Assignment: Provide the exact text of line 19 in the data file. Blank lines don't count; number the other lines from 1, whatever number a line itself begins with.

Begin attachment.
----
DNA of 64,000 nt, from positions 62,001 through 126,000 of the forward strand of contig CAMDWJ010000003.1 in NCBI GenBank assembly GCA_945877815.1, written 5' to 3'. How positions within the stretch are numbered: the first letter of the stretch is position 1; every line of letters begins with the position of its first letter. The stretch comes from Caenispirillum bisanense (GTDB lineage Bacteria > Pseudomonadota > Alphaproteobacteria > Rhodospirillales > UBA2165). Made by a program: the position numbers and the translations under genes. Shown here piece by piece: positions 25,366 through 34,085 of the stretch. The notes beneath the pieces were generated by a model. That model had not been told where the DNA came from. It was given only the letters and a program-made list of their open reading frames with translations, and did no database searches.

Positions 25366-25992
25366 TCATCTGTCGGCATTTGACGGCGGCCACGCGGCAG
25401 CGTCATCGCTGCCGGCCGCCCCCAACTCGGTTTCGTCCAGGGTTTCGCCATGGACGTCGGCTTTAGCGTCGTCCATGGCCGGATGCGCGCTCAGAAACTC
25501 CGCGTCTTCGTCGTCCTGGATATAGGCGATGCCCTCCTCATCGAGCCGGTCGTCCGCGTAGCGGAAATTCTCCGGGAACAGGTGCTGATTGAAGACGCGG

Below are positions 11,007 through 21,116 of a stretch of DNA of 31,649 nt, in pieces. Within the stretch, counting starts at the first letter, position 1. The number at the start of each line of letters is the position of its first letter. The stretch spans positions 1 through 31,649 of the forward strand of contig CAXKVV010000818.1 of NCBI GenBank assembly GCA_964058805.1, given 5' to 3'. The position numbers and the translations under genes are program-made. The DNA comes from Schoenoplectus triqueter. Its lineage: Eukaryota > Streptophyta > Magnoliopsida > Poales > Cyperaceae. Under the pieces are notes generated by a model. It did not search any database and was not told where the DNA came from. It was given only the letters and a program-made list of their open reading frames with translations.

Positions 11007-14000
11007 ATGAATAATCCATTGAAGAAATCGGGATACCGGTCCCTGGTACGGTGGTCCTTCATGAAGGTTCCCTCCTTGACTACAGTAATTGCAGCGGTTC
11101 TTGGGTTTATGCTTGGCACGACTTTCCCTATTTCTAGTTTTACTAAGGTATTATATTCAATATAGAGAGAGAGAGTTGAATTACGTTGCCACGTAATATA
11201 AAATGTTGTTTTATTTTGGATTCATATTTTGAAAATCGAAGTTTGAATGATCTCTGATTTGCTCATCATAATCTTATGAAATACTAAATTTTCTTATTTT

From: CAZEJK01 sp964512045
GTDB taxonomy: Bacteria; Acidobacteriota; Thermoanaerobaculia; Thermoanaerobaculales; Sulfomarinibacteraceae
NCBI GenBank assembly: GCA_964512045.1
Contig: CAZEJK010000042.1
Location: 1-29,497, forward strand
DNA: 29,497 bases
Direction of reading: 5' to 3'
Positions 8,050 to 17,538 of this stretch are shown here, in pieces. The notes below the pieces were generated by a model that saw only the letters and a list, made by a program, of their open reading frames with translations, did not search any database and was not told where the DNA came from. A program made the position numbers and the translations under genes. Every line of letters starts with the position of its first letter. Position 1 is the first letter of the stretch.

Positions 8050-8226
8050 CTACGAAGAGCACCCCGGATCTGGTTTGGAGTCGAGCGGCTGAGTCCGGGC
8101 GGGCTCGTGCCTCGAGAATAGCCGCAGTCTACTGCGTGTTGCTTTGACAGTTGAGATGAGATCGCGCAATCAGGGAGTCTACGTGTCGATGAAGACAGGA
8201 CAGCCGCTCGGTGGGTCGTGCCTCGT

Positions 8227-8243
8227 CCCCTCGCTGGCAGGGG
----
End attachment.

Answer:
Positions 8050-8226